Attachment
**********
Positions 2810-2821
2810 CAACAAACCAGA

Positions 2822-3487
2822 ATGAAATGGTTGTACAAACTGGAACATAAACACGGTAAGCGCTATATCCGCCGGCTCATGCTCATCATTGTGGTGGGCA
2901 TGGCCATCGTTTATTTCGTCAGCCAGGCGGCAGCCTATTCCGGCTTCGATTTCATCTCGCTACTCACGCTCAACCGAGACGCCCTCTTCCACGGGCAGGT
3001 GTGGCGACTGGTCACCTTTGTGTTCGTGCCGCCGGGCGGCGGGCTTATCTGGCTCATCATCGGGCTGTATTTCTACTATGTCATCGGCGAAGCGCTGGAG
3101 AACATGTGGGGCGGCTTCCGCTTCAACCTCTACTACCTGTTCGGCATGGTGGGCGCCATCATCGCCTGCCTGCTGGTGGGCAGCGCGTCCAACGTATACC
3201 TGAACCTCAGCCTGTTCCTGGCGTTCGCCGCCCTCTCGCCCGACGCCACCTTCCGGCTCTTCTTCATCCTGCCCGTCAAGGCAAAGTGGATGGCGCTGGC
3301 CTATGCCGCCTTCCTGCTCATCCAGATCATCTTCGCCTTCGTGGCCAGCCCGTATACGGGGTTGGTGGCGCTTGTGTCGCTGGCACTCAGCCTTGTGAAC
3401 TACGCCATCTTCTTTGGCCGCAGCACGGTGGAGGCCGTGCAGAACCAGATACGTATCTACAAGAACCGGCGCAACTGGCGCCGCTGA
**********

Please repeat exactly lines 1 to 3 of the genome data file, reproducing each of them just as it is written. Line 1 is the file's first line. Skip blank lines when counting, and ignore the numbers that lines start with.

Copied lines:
Positions 2810-2821
2810 CAACAAACCAGA

Positions 2822-3487